Alabama in the Balance
Unprecedented change is occurring across Alabama. If not properly managed, this change will affect much of what we love about our state in very dramatic ways. Alabama is on of the most biologically diverse regions left in the world today and unregulated growth has the potential to destroy much of this. Our state slogan “Alabama the Beautiful” is at risk.
We are a beautiful and very biologically diverse state precisely because of our widespread unbroken forests and our multitude of fresh water streams, rivers and lakes. At last count, Alabama had 23 million acres of forest land, covering 67% of our state, almost equally divided in acreage among pine, hardwood, and pine-hardwood mix. These forests provide habitat for a multitude of animals and over 200 bird species. Our 75,000 miles of rivers and streams contain an abundance of aquatic life, some found nowhere else in the world. In fact, 75% of all wildlife species in our state are associated with riparian areas. These are usually forested areas along the banks of rivers and streams. Alabama has 3800 species of plants and animals making it the 4th most biodiverse state in the nation, even though we are 29th in size. Together these forests and streams create a lush and varied landscape mosaic statewide that truly deserves the title “Alabama the Beautiful”.
Recently, normal population growth and migration, both legal and illegal, are beginning to seriously impact our state’s natural beauty due to the rampant, unregulated development that it has spawned. As populations spread out from our large urban areas, Birmingham, Mobile, Huntsville and Montgomery, and other areas to a lesser extent, forests are being fragmented and streams are being polluted. This is having and will continue to have devastating consequences to the forest and aquatic ecologies and thus our tremendous biodiversity. And our landscape is rapidly being converted from forested to “developed”.
I am not a preservationist except in certain cases to protect rare or exotic, usually small, irreplaceable natural areas or endangered species, and I know that we have to develop to satisfy the needs of our people. We need homes, schools, shopping areas and all that, and this inevitably negatively impacts forest and streams. But we can do this with an eye to the future, trying to protect our natural legacy for future generations to enjoy, or we can ride roughshod over all of it in the name of progress and lose what really makes us special here. We can remain “Alabama the Beautiful” or we can become “Alabama, Land of Lost Opportunities”.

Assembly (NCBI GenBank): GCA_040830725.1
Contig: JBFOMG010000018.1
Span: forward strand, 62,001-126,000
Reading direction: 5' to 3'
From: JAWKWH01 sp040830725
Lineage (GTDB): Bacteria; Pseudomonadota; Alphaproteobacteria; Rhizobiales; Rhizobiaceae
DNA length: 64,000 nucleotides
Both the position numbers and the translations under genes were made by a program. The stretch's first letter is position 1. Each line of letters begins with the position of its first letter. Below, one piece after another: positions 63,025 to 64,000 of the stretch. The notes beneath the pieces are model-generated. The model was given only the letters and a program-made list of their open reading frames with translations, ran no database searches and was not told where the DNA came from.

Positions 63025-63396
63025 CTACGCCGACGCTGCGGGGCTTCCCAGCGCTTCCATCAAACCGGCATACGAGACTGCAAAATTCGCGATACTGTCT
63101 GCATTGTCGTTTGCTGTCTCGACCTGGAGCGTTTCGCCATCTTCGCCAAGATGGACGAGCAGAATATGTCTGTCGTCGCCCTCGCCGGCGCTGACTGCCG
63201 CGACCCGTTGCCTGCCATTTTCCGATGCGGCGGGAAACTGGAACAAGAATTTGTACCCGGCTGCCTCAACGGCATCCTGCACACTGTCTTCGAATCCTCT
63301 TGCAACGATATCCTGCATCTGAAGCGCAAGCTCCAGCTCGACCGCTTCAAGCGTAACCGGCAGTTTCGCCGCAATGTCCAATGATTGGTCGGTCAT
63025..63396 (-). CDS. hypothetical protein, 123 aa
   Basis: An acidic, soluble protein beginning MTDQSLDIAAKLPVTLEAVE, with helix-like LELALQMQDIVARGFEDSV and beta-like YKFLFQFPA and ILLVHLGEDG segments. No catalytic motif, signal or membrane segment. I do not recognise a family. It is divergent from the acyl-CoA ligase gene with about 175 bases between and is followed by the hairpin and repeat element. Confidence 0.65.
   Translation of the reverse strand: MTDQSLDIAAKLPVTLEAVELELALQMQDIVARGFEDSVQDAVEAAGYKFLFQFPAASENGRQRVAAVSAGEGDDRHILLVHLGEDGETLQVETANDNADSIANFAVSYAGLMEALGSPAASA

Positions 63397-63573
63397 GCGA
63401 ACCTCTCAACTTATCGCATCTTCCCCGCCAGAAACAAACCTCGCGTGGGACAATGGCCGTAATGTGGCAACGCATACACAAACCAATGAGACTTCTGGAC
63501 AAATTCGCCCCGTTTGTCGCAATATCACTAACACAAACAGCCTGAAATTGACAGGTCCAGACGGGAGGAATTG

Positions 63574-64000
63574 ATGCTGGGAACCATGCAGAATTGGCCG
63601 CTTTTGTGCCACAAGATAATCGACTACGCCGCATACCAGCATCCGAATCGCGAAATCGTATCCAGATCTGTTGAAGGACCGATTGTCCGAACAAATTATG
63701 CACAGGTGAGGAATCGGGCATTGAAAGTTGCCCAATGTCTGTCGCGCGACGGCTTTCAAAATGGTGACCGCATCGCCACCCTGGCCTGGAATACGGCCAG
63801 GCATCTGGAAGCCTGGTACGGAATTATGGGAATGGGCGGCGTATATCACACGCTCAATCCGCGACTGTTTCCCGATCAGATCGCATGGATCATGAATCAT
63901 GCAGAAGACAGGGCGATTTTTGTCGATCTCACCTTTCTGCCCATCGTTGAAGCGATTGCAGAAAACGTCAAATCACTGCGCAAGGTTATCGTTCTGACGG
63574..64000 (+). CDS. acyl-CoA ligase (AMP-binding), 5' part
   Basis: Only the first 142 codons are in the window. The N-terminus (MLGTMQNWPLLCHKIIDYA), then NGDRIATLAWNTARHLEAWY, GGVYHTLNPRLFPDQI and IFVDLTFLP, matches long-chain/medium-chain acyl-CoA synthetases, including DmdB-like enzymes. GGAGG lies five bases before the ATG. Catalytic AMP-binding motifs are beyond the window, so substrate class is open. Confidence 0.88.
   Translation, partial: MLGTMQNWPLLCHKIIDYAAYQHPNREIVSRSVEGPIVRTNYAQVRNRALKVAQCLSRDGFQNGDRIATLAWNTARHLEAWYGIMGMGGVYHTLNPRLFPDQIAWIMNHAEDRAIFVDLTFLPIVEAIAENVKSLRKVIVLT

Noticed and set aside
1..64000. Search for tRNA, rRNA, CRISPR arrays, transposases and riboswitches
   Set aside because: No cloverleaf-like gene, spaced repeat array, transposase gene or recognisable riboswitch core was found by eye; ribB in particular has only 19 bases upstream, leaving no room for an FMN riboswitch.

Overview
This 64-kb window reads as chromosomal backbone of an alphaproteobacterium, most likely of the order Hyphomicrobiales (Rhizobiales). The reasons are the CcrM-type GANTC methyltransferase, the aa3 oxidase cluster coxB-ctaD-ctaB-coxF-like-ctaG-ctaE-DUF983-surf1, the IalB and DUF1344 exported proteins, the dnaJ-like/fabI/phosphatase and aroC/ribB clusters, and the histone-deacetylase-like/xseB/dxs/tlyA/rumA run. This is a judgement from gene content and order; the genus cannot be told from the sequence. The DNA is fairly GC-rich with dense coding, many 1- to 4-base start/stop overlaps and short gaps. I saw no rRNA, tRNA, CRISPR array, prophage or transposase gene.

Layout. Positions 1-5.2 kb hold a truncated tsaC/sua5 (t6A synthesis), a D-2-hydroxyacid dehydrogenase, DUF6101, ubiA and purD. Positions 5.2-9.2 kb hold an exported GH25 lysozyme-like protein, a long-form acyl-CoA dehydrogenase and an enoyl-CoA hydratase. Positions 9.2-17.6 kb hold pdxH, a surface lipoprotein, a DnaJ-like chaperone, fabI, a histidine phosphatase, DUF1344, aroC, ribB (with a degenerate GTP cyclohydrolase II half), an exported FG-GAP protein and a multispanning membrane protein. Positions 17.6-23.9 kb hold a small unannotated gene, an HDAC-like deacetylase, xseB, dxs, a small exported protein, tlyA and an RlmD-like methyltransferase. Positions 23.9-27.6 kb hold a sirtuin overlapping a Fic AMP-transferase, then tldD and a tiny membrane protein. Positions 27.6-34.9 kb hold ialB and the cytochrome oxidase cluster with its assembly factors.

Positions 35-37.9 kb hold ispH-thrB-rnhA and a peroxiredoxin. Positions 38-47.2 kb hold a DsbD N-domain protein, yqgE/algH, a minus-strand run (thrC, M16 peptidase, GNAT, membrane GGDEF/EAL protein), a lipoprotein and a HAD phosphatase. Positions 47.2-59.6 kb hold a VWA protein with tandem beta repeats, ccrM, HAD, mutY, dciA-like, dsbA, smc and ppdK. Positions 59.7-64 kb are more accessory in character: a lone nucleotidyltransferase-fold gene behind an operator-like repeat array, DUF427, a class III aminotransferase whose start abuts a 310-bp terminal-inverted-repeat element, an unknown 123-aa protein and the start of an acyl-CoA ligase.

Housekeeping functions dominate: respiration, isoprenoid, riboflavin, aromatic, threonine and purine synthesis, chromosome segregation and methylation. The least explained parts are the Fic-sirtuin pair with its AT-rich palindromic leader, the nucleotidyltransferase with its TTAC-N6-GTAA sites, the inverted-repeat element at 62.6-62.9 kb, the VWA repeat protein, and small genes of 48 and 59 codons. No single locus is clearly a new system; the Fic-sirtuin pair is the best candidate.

What can we do, must we do, if we want to maintain what we have? We need to support wise land use planning at the county and city level including landscaping ordinances, aesthetic zoning including greenways and retaining natural areas in addition to new parks, steambank protection along both rural and urban streams, erosion prevention especially during development, storm runoff retention and more. Probably the most important thing is protecting all riparian, or streamside, areas from vegetation loss, erosion and overdevelopment.
To accomplish this will take two kinds of individual action: volunteerism and political grassroots activism. Volunteerism can include anything from becoming an Alabama Water Watch Volunteer, adopting a stream, working with PALS (People Against Litter) and hundreds of other activities both secular and religious. Grassroots activism can start with voting regularly for candidates who support this agenda, to actually becoming personally involved in green politics. If enough of us get involved we can remain Alabama the Beautiful, otherwise we will become Alabama, Land of Lost Opportunities.
If you want to get involved contact us at the store and we will try to coordinate and develop whatever programs or activities we can to try to make a difference. Leave a comment here or call Bob at 256-775-2944.